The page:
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History of the March

Throughout history, blacks were beaten and harassed for no apparant reason. In 1963 black unemployment was high, with blacks at 11%, while whites only at 6%. A white family earned, on average, about $6,500 a year, a black family earned $3,500 a year. Blacks knew that these statistics had to change, or else serious consequences would occur. Not only would the discrimination continue, but they would have nothing to live on.

Originally, a Negro activist, A Philip Randolph, planned a march in 1941, but the war (WWII) gave blacks more jobs. This march was extremely close to occurring. Shortly before the day of it, he met with Pres. Franklin Delano Roosevelt and agreed to issue an executive order declaring that, "there shall be no discrimination in the employment of the race, creed, color or national origin." Executive Order 8802 represented the U.S. government's most stringent civil rights action since the post-Civil War Reconstruction era. In return, Randolph called off the protest march.

Randolph was the civil rights movement's elder statesmen. In 1963, the 74 year old was an active member. He was the founder of the Brotherhood of Sleeping Car Porters (BSCP), a union of black porters who worked on the country's trains. Back in 1925, when Randolph founded the BSCP, there were no railway unions open to blacks. They traveled from station to station throughout the country. The porters organized not only for labor, but for civil rights as well.

Taking Action

Randolph and his colleague, Bayard Rustin, met with labor and civil rights leaders to plan an August 28th march, to be called the "March on Washington". They agreed to expand the goals of the march to include demands for passage of the Civil Rights Act; integration of public schools by the year's end; enactment of a fair employment practices bill prohibiting job discrimination; and the original demand for job training and placement. Knowing that this may be the best chance they get, they realized that a successful march was imperative.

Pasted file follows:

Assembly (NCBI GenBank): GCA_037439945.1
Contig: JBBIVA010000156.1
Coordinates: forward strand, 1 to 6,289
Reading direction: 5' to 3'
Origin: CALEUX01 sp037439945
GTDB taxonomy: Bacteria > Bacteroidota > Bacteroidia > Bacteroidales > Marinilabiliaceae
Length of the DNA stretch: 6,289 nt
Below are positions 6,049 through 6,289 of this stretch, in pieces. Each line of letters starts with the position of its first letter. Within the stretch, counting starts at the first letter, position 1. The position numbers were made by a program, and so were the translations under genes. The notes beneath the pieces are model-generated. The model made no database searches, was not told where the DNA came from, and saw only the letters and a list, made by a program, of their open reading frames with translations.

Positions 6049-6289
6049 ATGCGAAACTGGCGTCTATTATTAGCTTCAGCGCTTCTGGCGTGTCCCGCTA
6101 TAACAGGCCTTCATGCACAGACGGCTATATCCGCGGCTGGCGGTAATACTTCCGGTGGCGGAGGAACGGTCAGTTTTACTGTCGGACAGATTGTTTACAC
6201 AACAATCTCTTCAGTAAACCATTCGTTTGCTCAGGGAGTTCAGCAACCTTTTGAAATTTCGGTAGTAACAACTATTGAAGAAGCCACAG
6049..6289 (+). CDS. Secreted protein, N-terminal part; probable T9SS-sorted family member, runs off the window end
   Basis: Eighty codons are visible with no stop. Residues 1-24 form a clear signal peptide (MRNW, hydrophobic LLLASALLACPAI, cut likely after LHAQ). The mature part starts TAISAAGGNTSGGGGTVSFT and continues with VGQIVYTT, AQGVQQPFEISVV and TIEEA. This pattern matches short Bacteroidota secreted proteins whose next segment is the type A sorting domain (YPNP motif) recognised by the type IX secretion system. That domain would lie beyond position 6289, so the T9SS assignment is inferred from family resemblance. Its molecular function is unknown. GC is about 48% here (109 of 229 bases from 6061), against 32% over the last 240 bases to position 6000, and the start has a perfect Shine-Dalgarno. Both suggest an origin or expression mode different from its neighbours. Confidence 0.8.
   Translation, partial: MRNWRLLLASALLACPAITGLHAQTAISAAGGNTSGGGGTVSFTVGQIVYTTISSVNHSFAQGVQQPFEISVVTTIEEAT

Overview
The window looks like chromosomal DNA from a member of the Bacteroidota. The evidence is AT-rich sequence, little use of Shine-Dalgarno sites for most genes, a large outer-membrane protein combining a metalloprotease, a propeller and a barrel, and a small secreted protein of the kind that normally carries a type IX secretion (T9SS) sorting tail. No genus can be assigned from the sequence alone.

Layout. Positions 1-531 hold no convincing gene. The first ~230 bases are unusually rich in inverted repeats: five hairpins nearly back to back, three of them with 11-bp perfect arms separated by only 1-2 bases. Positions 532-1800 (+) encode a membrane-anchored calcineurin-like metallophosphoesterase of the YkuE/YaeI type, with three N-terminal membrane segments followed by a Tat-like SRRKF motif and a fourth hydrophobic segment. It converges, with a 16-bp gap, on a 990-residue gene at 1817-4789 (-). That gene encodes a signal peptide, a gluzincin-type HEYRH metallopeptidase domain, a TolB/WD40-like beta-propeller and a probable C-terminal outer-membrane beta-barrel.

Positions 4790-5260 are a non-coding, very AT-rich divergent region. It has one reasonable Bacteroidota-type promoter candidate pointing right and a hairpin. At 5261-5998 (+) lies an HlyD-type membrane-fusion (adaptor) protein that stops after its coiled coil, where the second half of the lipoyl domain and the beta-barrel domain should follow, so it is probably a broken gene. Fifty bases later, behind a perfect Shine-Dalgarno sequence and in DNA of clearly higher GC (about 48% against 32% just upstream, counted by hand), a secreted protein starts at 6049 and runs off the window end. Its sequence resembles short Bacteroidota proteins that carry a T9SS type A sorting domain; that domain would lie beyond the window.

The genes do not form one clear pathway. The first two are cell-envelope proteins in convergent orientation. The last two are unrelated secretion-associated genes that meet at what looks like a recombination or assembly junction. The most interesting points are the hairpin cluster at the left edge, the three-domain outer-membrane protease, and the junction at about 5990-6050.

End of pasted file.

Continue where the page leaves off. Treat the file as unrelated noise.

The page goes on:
As expected, there was much criticism for such a major event, with many disbelievers of its potential. President Kennedy tried to persuade the civil rights leaders to call off the march, arguing that there is a good chance of violence. He, also, felt that having such a demonstration could delay and possibly hurt their hopes for having the civil rights bill passed. The president suggested that they should stay off the streets, and prove themselves as unthreatening as possible. After learning about the determination and persistence of the leaders to carry through with the march, however, Kennedy reluctantly endorsed the cause.

Remembering the president's standpoint in 1963, the assistant attorney general of the Justice Department's civil rights division explains, "The fact that he took that attitude rather than the attitude of almost everyone else in the Senate and Congress... made no difference to the character of the march, because if he had opposed it, it would have been more of a rebellious type if march." In other words, this march was bound to happen, no matter who or what the opposition was, but having the President's backing was definitely beneficial to the cause.

The march's themes became unity, racial harmony, and especially, a cry to "Pass the Bill". Appointed by the March on Washington Committee, deputy of director of the event, Bayard Rustin, had the job of working out the logistics. He hoped that 100,000 marchers would participate. He recollects, "We wanted to get everybody, from the whole country, into Washington by 9 o'clock in the morning and out of Washington by sundown. This required all kinds of things that you had to think through. You had to think how many toilets you needed, where they should be. Where is your line of march? We had to consult doctors on exactly what people should bring to eat so that they wouldn't get sick... We had to arrange from drinking water. We had to arrange what we would do if there was a terrible thunderstorm that day. We had to think of the sound system."